The Canadian Armed Forces’ Board of Inquiry (BOI) released a long overdue report on April 12 regarding allegations of sexual assault of Afghan children. The report investigated allegations that Canadian Armed Forces (CAF) members were told by superiors to ignore incidents of sexual assault of minors by Afghan National Security Forces (ANSF) soldiers.
The report concluded that there was no evidence that CAF personnel were told by superiors to ignore incidents of sexual assault and that “this accusation was vehemently denied by every CF member interviewed.” However, the report did state that the CAF could have taken better action to prevent such cases from happening.
“At the same time, the Board finds that within the CF contingent deployed in Afghanistan, sufficient information existed as early as 2006 to warrant action on the possible sexual abuse of minors by the ANSF,” stated the report.
The report stated that because, in several instances, no one reported the incidents action could not be taken.
“The principal reason for this is that there were numerous communication failures within the mid-level chain of command; specifically in the Provincial Reconstruction Team (PRT) in Kandahar, ITF-Afg LEGAD, CEFCOM LEGAD and by a member of the Land Staff,” added the report.
The BOI acknowledged, however, that the CAF was engaged in a dynamic and dangerous mission and under constant attacks.
The report is a result of a series of articles published in the Toronto Star in 2008. The articles claimed that several Canadian soldiers had witnessed sexual assault of Afghan minors by ANSF soldiers but could not intervene as the chain of command had ordered soldiers to ignore this behaviour. The articles further alleged these soldiers developed post-traumatic stress syndrome (PTSD) as a result of witnessing this incident and failing to intervene. The main source of these articles was Cpl. Travis Schouten, who was deployed to Afghanistan between Sept. 2006 and Feb. 2007.
The report does confirm that CAF soldiers witnessed or suspected incidents of sexual assault, including incidents of genital fondling and oral sex.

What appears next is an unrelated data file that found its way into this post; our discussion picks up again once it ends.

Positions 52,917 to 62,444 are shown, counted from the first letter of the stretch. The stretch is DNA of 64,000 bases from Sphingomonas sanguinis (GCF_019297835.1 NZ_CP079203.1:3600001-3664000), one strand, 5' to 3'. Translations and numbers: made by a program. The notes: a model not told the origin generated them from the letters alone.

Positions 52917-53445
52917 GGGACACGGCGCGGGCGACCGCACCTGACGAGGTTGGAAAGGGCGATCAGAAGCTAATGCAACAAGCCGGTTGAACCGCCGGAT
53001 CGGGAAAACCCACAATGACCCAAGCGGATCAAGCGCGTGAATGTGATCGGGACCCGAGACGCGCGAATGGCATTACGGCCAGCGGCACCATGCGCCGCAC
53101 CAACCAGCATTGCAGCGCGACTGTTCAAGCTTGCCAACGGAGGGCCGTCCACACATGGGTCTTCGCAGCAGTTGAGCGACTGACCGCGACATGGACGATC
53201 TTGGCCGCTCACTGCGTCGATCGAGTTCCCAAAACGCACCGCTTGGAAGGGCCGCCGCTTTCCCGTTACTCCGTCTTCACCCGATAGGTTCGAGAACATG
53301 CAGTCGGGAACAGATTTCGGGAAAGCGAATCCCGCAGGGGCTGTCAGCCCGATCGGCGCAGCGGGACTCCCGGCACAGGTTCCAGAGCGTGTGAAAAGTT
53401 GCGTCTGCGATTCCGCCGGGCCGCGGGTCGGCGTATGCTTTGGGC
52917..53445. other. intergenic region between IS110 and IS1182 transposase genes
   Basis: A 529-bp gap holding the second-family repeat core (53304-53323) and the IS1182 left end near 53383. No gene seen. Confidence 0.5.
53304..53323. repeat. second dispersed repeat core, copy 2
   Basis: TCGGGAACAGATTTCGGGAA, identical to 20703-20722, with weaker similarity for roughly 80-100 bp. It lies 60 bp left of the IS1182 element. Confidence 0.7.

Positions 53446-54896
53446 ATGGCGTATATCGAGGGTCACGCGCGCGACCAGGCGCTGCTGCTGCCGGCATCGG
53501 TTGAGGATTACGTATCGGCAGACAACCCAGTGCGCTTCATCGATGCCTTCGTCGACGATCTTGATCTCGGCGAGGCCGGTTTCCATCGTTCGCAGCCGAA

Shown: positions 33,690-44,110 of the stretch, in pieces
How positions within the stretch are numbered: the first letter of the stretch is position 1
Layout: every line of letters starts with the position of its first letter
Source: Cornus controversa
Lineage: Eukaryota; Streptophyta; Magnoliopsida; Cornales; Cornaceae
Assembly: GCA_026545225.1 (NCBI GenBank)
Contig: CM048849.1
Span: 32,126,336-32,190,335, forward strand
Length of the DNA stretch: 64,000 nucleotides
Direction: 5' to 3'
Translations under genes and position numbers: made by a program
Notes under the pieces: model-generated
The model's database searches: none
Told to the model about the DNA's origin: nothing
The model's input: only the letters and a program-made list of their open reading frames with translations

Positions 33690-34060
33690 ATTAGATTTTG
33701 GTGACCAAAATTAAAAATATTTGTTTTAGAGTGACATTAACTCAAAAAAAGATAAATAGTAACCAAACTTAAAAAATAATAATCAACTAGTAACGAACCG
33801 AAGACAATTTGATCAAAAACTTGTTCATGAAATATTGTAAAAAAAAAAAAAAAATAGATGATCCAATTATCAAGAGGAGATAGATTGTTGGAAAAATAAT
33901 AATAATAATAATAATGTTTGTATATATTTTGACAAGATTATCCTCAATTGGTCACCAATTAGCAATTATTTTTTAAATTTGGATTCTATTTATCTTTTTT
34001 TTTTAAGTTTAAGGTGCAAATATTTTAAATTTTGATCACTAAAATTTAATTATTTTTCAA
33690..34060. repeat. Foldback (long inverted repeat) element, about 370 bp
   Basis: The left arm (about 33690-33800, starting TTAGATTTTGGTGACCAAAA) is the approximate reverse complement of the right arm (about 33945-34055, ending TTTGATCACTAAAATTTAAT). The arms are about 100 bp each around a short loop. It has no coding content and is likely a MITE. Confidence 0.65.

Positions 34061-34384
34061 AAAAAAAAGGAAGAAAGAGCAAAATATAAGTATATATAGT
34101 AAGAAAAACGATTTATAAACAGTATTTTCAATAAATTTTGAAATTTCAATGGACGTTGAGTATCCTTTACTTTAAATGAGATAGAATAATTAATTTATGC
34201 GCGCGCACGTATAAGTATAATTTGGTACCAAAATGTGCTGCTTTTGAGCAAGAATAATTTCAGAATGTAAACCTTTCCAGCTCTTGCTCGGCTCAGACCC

The BOI began working on the report on Oct. 7, 2008, and submitted its findings in Jan. 15, 2010. The report has taken six years to be released.
“The scope and complexity of the recommendations made by the Board were a significant factor in the length of time it took to review and approve the BOI report. Competing CAF priorities also impacted the completion time, which was offset by the fact that several initiatives were addressing the most pressing shortfalls in the interim period,” stated a press release issued by the CAF.
The report made several recommendations to change policy and rewrite the Code of Conduct to include Human Rights Law and incorporate ethics. It also advised that the CAF Use of Force manual also needed amendments.
“I welcome the findings of the BOI and acknowledge that work needs to be done on several fronts, including the length of time it has taken us to release this report. However, I am pleased to note that the Canadian Armed Forces has already acted on many of the recommendations, which will help contribute to the safety of vulnerable populations in current and future theatres of operations,” said Gen. Jonathan Vance, Chief of Defence Staff (CDS).
The CAF has already taken a number of actions over the years to meet the recommendations. Some of the actions taken by the CAF include a directive issued by the then CDS in June 2008 to report and intervene in incidents of sexual abuse of Afghan children. The CAF also made improvements to pre-deployment training, including enhancing training on the law of armed conflict and cultural awareness training.
In 2013, the military issued a new Code of Values and Ethics and in 2016 the military launched an initiative to further include gender perspectives in the planning, execution, analysis and evaluation of CAF operations.
**Feature Image taken by: Sergeant Matthew McGregor, Canadian Forces Combat Camera**